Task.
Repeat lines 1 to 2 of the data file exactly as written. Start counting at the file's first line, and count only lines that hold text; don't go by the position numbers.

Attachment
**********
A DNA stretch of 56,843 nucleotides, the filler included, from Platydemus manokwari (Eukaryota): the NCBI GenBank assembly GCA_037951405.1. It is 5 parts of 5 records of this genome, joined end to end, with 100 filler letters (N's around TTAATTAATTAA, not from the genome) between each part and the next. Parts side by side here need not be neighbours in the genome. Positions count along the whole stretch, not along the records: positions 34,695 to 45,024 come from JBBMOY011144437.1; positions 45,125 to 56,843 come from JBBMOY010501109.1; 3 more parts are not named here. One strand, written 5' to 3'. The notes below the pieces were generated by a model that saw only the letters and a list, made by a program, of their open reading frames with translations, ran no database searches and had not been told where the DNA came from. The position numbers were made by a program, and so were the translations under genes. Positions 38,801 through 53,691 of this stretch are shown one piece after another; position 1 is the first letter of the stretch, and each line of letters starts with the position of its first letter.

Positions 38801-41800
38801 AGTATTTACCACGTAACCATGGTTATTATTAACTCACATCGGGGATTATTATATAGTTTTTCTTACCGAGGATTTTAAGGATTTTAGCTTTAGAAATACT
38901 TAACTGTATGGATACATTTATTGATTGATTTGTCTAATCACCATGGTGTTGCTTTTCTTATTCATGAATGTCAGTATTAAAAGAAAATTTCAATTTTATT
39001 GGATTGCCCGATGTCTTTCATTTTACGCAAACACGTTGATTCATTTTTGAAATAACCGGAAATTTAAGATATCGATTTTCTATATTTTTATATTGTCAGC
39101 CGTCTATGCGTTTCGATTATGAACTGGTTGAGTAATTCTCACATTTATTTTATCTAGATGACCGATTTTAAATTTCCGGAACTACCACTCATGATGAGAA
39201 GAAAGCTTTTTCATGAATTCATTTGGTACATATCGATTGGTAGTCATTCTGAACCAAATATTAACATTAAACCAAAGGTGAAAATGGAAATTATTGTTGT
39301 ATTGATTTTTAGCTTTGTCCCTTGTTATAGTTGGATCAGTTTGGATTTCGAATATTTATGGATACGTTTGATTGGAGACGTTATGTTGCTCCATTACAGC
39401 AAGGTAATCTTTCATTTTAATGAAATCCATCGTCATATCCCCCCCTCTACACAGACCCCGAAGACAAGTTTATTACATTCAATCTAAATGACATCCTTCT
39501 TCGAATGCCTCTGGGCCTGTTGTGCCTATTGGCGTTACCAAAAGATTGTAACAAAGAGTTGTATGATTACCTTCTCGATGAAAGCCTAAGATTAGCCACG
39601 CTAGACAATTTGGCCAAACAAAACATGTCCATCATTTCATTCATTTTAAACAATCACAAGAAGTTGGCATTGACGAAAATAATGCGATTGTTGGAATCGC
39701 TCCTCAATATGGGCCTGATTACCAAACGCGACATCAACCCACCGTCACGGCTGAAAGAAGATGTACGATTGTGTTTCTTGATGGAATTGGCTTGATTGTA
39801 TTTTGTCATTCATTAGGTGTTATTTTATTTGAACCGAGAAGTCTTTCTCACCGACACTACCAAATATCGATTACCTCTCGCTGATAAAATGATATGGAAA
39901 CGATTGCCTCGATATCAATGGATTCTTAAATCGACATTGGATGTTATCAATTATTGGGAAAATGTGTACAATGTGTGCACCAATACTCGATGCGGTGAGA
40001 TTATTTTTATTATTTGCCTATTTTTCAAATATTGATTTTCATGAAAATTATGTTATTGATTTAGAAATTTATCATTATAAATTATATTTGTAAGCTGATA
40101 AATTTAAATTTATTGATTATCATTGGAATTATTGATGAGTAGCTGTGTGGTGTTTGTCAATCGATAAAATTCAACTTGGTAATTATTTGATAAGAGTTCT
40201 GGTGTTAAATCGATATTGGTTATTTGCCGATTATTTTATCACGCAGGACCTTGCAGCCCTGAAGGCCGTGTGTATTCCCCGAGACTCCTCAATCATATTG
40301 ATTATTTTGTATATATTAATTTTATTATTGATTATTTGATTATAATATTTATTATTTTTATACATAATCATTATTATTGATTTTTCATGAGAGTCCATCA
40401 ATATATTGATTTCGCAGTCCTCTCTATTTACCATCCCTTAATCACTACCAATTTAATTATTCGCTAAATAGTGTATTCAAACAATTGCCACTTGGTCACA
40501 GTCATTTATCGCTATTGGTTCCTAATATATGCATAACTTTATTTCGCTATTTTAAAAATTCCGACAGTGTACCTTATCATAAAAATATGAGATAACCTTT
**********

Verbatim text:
A DNA stretch of 56,843 nucleotides, the filler included, from Platydemus manokwari (Eukaryota): the NCBI GenBank assembly GCA_037951405.1. It is 5 parts of 5 records of this genome, joined end to end, with 100 filler letters (N's around TTAATTAATTAA, not from the genome) between each part and the next. Parts side by side here need not be neighbours in the genome. Positions count along the whole stretch, not along the records: positions 34,695 to 45,024 come from JBBMOY011144437.1; positions 45,125 to 56,843 come from JBBMOY010501109.1; 3 more parts are not named here. One strand, written 5' to 3'. The notes below the pieces were generated by a model that saw only the letters and a list, made by a program, of their open reading frames with translations, ran no database searches and had not been told where the DNA came from. The position numbers were made by a program, and so were the translations under genes. Positions 38,801 through 53,691 of this stretch are shown one piece after another; position 1 is the first letter of the stretch, and each line of letters starts with the position of its first letter.

Positions 38801-41800